Roman Marble Aphrodite

Roman Marble Aphrodite

An ancient Roman marble statue of the goddess Aphrodite (Venus). She stands with the weight on her right leg holding with her left hand the folds of her mantle wrapped around the lower body, a long strand of hair falls over her left shoulder; cut at the right shoulder in the 19th century to accommodate a now missing restoration.

Ca. 2nd - 3rd century AD.
Height: 32 1/4 in. (81.5 cm).

Aphrodite (Latin: Venus) was the Greek goddess of sexual love and beauty. She was also known as Cypris and Cytherea after the two places, Cyprus and Cythera, where she was said to have originated. Hephaestus was her husband, the child Eros her companion, and Ares one of her lovers. The dove, the sparrow, and the swan were the animals sacred to her.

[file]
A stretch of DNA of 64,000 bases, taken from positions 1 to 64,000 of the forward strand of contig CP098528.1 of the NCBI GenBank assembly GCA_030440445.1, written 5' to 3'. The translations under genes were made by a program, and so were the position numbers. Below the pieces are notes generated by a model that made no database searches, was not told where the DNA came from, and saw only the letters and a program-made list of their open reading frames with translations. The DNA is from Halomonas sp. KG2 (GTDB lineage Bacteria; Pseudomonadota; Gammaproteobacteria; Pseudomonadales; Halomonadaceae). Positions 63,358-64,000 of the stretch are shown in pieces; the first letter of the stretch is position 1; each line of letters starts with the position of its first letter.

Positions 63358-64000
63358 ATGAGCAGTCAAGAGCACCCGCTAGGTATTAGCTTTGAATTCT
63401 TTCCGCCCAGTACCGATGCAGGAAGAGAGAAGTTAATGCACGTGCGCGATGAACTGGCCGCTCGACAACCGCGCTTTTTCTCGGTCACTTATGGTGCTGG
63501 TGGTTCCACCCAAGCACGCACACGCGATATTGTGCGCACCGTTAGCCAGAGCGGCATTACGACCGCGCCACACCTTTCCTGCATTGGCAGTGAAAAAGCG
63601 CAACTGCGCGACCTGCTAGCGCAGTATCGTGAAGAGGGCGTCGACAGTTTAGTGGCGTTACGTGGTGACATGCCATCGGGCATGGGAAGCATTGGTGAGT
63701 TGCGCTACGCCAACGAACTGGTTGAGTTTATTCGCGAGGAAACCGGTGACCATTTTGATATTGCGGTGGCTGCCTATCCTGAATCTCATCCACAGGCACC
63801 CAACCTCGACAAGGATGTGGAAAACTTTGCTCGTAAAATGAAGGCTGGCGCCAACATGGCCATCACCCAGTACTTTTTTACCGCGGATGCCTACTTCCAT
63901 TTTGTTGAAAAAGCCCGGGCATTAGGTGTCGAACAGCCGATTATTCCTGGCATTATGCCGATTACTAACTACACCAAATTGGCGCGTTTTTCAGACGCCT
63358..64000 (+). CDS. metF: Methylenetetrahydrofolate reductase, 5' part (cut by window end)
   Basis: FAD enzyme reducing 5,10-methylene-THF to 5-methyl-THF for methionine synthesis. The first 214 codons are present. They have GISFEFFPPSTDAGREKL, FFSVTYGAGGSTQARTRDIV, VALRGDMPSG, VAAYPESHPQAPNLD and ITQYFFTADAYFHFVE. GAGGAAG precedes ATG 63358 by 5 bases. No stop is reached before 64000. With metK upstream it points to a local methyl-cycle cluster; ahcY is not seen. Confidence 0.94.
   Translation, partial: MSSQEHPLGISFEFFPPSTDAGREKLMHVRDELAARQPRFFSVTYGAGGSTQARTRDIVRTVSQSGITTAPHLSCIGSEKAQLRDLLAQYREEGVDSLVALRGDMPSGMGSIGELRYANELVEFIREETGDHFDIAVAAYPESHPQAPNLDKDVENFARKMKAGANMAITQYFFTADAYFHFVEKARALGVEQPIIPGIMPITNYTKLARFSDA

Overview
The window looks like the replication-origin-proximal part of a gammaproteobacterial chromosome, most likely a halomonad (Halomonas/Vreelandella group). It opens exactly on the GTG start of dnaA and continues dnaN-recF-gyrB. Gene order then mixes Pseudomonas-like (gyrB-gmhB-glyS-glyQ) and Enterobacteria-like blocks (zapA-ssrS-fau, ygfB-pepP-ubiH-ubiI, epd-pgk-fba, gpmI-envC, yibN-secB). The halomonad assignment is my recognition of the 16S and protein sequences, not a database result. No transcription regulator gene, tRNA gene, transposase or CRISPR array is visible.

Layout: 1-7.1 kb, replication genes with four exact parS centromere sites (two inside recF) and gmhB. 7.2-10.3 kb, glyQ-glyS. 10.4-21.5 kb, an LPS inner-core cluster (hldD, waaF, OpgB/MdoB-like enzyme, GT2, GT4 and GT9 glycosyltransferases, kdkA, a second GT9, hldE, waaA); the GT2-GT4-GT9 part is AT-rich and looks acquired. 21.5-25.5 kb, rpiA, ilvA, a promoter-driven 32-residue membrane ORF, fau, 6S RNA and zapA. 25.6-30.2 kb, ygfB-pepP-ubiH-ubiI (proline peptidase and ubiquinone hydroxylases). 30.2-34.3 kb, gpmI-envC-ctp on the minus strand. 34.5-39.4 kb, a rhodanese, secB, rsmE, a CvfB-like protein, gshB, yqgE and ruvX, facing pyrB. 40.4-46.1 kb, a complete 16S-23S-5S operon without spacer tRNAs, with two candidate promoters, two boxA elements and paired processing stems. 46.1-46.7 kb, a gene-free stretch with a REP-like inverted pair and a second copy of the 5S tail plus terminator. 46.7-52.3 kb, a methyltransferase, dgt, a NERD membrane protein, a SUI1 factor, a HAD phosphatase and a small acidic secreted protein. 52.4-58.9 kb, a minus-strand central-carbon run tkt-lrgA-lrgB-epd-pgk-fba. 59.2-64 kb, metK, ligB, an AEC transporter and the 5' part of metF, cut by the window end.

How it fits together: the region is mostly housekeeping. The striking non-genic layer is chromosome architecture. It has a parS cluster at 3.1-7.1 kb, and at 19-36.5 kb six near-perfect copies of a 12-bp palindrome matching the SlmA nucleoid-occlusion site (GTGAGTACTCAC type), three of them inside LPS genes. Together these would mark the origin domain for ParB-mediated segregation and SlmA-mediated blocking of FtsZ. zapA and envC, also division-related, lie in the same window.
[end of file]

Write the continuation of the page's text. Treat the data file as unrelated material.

In Rome, Julius Caesar and his successors claimed family descent from the Venus and the hero Aeneas. She was venerated as the mother of the Roman people as Venus Genetrix in the Roman Forum. Her image was ultimately derived from the work of the Greek sculptor Callimachus, ca. 420 BC.

Formerly in a French private collection, Paris, acquired in Paris in the 1970's, (accompanied by French cultural export passport).

Inv#: 6727

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